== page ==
Israelis and Arabs alike are concerned with shaping Palestine’s future in accordance with the interests of the right-wing government in Tel Aviv and in a manner that meets the aspirations of sponsors of the counter-revolution in the Arab world. This was made clear through information revealed by Zvi Yehezkeli, the commentator on Arab affairs at Israel’s Channel 10 TV, and Middle East Eye’s editor, David Hearst, two weeks ago.
According to Yehezkeli, the newly-appointed neo-fascist Israeli Defence Minister, Avigdor Lieberman, is concerned about creating the proper conditions for disgraced Fatah exile Mohammed Dahlan to take power in the Palestinian Authority. Yehezkeli did not ignore what everyone already knows about the role played by Swiss billionaire Martin Schlaff, who is a mutual friend of both Dahlan and Lieberman, to strengthen their relationship. Israeli and international media reported previously that Lieberman, when he was foreign minister, met with Dahlan in Geneva in 2014 even though the onetime Fatah strongman has no official status; they discussed a future role for him in running Palestinian affairs. Hearst, meanwhile, mentioned that the UAE, with the help of Egypt and Jordan, is leading an Arab initiative that also aims to create the right conditions for Dahlan’s return to succeed Mahmoud Abbas. Dahlan is currently acting as a security adviser to the Crown Prince of Abu Dhabi, Mohammed Bin Zayed. Regardless of the goals of the UAE-Egypt-Jordan move, it is clear that Israel is intended to harvest the strategic gains of having Dahlan at the top of the PA tree.
Lieberman’s enthusiasm for Dahlan to become president is linked to strategic goals which the extreme right wing in Israel clings to, including the overthrow of Hamas in Gaza. The defence minister has said repeatedly that this is a priority on the grounds that such a step will drastically change the security situation in the south of the Zionist entity.
On the eve of the last election in Israel, Lieberman promised those who elected him that he would insist on getting the defence portfolio as it would give him the ability to achieve his goals. He understands, though, that getting rid of Hamas rule could lead to one of two scenarios, either of which will cost Israel heavily, without achieving the desired security in the south. Should Israel withdraw from the Gaza Strip after defeating Hamas there would be chaos; the resistance factions and armed groups would simply go back to targeting Israelis in the absence of any authority in the territory which Tel Aviv can pressure, as it does even now with Hamas. Furthermore, the effect of any military operation against Hamas is going to be limited and the movement will be able to regain its military effectiveness in a very short time, without being required to shoulder a political burden.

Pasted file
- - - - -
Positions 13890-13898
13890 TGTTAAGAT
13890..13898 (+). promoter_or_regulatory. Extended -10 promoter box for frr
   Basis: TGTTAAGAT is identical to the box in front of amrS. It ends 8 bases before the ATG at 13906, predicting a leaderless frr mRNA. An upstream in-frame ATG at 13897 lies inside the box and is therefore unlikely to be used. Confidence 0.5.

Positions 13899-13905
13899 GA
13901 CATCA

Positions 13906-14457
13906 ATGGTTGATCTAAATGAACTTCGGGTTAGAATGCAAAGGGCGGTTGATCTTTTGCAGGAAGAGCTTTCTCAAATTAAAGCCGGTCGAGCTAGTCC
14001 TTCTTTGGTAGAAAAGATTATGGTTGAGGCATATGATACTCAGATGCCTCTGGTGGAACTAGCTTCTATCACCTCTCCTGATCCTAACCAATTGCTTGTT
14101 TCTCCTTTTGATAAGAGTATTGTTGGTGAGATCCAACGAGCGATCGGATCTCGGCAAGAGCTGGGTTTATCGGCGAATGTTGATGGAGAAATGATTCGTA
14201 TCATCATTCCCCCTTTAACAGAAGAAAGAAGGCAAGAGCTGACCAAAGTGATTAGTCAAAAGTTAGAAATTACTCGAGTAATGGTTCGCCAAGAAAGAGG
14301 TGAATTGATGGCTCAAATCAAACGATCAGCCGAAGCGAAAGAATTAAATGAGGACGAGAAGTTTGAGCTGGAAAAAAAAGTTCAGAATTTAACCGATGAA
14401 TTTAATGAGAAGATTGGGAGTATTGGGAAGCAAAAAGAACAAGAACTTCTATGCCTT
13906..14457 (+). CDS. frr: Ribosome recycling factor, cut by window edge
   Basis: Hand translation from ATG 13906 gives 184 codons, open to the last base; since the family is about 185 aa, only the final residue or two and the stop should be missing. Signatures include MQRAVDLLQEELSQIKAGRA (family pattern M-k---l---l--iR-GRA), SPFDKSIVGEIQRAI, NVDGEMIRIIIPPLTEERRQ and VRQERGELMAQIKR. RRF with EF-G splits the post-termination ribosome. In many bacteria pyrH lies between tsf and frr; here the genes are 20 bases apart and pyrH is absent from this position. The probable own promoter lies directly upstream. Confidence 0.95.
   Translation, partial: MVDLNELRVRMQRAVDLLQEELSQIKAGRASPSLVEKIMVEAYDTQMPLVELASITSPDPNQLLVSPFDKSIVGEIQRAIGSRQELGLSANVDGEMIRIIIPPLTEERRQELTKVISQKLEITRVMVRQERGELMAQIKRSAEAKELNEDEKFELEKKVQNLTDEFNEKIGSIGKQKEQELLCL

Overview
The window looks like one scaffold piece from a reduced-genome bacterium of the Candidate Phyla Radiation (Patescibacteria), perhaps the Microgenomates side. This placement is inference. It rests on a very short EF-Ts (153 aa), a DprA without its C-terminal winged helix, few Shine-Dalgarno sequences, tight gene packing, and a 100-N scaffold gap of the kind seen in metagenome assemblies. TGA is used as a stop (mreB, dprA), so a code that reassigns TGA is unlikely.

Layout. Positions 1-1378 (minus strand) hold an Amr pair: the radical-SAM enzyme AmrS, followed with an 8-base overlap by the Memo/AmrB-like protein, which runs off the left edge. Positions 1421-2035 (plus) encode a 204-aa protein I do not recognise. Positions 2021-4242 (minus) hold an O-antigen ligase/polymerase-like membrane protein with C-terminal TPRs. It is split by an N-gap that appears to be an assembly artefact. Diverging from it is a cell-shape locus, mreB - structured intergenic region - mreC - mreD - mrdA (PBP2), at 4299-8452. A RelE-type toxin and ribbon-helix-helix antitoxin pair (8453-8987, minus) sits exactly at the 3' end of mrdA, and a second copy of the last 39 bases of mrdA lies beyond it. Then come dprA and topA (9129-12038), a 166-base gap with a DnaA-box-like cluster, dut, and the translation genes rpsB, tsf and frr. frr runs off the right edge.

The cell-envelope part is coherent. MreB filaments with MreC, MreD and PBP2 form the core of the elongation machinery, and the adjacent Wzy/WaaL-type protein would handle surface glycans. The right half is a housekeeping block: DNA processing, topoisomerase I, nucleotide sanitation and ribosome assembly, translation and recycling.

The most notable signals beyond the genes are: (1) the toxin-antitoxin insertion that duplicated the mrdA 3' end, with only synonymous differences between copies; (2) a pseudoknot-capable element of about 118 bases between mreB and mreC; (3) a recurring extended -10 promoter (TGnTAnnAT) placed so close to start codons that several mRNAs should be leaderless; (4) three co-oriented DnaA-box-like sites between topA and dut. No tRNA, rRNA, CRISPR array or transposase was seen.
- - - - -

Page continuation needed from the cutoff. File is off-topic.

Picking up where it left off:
In the scenario whereby Israel opts to stay in Gaza, there would be a military and economic price to pay, and it would have a negative effect upon Israel’s international standing. Hence, Lieberman plans to produce an alternative Palestinian Authority — under Dahlan — which is able to fill the void. At the same time as introducing non-Hamas rule in Gaza he would, Lieberman hopes, be able to ensure the continuation of the security environment prevailing in the West Bank, with intensive security cooperation with the Israeli occupation forces to secure the illegal settlements and Judaisation project; he also wants to prevent the West Bank from being used for resistance operations in the heart of Israel. However, Lieberman is aware that he needs regional Arab support to pave the way for Dahlan to replace Abbas, due to the reluctance of many people within Fatah in the West Bank and Gaza Strip to have him back.
Lieberman’s plan and the UAE-Egypt-Jordan move will not guarantee any role for Dahlan in a future Palestine. In reality, Lieberman is almost the only Israeli official who believes that the Palestinians will allow Dahlan to assume any leadership position in the PA. According to numerous strategy estimates issued by the Israel Defence Forces, intelligence agencies and the coordinator of Israeli activities in the occupied Palestinian territories, the opportunities for a “moderate” to succeed Mahmoud Abbas are close to zero, not only because of disappointment over the lack of progress after 20 years of negotiations with Israel, but also because of the increasing belief among Palestinians that resistance is the best way to restore their rights. Indeed, a number of Israeli generals have expressed their pessimism about the future of Israel’s relationship with the Palestinians in the occupied territories post-Abbas.
Lieberman’s regional partners have to understand that circumstances have changed, and what was possible in 2003, when the Bush administration, the Sharon government and regional parties created the conditions for Abbas to succeed Yasser Arafat, is now impossible. The Jerusalem Intifada, although slowing down, represents the “Palestinian Spring”, which threatens the existence of parasitic groups which derive their legitimacy from helping the Zionist entity to secure its colonial project, target resistance and support the counter-revolutions. Such groups, in particular, should check the opinion polls which confirm, beyond any doubt, that there is no place for them in the future of Palestine.
Translated from Al Araby Al Jadid, 31 May, 2016
The views expressed in this article belong to the author and do not necessarily reflect the editorial policy of Middle East Monitor.